Publication: Monitor Volume: 5 Issue: 83

Without an official notice, Moscow has canceled the Russian-Ukrainian-Moldovan summit scheduled for April 29-30 in Kyiv. Russian Prime Minister Yevgeny Primakov, Ukrainian President Leonid Kuchma and Moldovan President Petru Lucinschi were to have been joined at the summit by representatives of the Organization for Security and Cooperation in Europe and by Transdniester leader Igor Smirnov. They were to discuss the terms of a political solution of the Transdniester conflict and the withdrawal of Russian arsenals and troops from that Moldovan region. The summit was to have capped Primakov’s official visit to the Ukrainian capital in a bilateral context. That visit has been aborted as well.

The Ukrainian and Moldovan governments learned from the Russian media on April 27 that Primakov was suffering from a bout of radiculitis and had therefore–with the agreement of President Boris Yeltsin–decided to postpone the visit and the summit. His illness did not prevent Primakov from chairing in a jovial disposition–as shown live on Russian television–the Russian government’s session yesterday.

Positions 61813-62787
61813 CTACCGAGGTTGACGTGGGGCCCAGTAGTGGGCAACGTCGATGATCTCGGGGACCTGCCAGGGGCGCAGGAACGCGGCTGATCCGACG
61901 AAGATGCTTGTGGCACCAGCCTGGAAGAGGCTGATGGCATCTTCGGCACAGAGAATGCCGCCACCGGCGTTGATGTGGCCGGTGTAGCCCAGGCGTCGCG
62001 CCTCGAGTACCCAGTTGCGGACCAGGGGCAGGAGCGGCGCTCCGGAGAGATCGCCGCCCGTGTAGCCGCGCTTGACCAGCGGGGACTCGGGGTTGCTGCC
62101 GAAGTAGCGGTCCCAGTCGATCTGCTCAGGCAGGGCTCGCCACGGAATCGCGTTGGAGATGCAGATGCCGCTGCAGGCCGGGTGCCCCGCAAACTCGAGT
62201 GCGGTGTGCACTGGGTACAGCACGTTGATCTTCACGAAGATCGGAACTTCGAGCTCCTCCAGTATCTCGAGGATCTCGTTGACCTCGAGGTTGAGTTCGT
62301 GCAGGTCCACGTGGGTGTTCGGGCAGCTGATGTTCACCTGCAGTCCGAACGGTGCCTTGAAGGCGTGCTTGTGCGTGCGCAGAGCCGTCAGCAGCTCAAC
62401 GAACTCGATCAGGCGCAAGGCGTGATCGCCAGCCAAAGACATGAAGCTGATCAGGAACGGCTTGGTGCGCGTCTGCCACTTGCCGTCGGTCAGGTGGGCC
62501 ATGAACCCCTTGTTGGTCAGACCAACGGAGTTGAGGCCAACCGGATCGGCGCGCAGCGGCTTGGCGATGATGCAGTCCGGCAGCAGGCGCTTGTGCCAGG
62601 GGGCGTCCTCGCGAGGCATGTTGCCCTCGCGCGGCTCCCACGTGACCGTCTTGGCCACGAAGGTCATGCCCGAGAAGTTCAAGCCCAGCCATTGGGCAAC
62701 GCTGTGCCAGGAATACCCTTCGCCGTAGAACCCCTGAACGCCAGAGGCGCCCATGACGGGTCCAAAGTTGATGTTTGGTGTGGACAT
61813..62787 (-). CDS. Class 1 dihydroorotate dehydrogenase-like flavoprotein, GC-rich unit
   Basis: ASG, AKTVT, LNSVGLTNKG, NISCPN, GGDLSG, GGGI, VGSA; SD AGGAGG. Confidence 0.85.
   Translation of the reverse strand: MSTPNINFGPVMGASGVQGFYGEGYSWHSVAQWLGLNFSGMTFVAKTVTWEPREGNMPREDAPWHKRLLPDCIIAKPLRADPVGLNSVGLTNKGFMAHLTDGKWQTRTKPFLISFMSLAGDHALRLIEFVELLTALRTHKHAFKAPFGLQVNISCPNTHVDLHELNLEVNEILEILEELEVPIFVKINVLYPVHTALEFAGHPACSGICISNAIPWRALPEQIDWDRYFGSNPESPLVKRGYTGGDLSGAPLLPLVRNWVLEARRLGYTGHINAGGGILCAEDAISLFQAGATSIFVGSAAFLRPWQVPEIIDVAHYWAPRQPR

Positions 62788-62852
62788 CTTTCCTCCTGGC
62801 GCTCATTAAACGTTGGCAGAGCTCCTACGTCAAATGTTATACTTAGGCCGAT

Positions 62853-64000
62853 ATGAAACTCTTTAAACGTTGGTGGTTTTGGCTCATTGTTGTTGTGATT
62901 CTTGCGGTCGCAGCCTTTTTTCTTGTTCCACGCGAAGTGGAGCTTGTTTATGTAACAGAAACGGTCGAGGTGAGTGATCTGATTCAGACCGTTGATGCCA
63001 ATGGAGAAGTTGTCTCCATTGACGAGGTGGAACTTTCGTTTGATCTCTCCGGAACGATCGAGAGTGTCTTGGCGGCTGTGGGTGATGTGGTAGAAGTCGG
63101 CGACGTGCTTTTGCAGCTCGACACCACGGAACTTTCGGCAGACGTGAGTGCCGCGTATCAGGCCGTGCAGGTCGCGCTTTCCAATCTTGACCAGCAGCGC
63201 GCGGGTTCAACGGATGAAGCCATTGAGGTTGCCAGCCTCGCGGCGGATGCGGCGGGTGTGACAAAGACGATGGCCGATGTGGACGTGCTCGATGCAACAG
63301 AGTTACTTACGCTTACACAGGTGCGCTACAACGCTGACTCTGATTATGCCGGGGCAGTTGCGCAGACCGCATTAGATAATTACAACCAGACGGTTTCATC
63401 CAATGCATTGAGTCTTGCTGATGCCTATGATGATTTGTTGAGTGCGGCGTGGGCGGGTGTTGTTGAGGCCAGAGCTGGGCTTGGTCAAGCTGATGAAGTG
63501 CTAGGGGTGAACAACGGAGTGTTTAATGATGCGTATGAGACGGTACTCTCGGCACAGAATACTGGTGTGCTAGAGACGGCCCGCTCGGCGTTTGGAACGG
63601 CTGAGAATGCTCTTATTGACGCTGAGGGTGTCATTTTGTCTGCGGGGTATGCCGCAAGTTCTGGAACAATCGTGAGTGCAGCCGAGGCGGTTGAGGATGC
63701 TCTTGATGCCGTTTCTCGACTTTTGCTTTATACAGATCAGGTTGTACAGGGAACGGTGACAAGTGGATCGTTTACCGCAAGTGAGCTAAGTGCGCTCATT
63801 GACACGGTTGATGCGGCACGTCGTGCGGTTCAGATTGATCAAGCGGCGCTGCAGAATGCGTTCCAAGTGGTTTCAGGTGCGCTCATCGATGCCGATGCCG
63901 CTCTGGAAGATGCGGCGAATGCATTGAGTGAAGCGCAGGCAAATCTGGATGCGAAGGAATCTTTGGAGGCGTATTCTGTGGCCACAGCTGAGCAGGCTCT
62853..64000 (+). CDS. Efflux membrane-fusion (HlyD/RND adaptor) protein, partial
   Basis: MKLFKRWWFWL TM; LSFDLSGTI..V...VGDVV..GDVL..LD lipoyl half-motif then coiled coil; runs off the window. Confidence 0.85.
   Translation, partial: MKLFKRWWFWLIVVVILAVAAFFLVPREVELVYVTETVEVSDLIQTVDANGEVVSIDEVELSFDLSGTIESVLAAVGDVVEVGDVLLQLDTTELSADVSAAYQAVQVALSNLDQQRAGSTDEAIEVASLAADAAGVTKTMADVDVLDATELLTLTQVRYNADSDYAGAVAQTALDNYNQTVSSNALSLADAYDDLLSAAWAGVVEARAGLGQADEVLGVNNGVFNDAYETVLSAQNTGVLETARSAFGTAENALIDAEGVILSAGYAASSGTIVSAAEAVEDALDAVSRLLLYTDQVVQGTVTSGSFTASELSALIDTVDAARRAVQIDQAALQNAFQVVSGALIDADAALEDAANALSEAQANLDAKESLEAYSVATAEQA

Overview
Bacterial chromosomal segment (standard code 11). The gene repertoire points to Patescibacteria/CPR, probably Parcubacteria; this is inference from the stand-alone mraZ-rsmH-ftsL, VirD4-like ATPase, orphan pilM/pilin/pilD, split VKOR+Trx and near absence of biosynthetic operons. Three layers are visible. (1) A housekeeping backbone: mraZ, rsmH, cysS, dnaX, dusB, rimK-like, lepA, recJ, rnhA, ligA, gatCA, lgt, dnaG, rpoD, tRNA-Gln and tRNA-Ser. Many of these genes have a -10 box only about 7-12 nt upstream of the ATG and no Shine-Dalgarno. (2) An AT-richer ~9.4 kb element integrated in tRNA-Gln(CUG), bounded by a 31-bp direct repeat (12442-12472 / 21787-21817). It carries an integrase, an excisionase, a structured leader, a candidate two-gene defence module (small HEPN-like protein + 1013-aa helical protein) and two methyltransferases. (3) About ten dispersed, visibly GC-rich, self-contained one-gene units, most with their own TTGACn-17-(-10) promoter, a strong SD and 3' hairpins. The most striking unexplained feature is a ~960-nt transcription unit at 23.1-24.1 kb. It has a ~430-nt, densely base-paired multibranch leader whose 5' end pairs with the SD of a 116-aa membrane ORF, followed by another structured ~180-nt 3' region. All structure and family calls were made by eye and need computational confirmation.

A significant concatenation of events preceded the Kyiv summit’s cancellation. Last week, Russia’s then First Deputy Prime Minister Vadim Gustov visited Chisinau and consented to the evacuation of twelve trainloads of Russian military equipment from Transdniester to Russia “in the near future.” Gustov then went to Tiraspol to discuss the decision with Transdniester leaders. Smirnov, however, refused to receive Gustov. The Tiraspol authorities publicly threatened to prevent the evacuation of the twelve trainloads, reaffirmed their theoretical claim–as yet unenforced–to ownership of Russian arsenals in Transdniester and criticized Gustov for having dealt with Chisinau directly, bypassing Tiraspol. Smirnov then announced that he would not attend the Kyiv summit.

Gustov was dismissed from the Russian government for no apparent reason on April 27. Moldovan government officials trace that move to the influence of hardline elements in the Russian government which protect the Transdniester authorities. The latter have repeatedly prevailed in similar situations during the last few years.

This is the third time that Primakov has aborted the planned summit in Kyiv. It was originally scheduled to be held last November, was deferred for February and then for April 8-9 (at the first onslaught of Primakov’s illness), and has now been postponed sine die (Flux, Basapress, DINAU, Itar-Tass, Russian TV, April 27-28; Monitor, November 12, 25, 1998; February 24, 1999).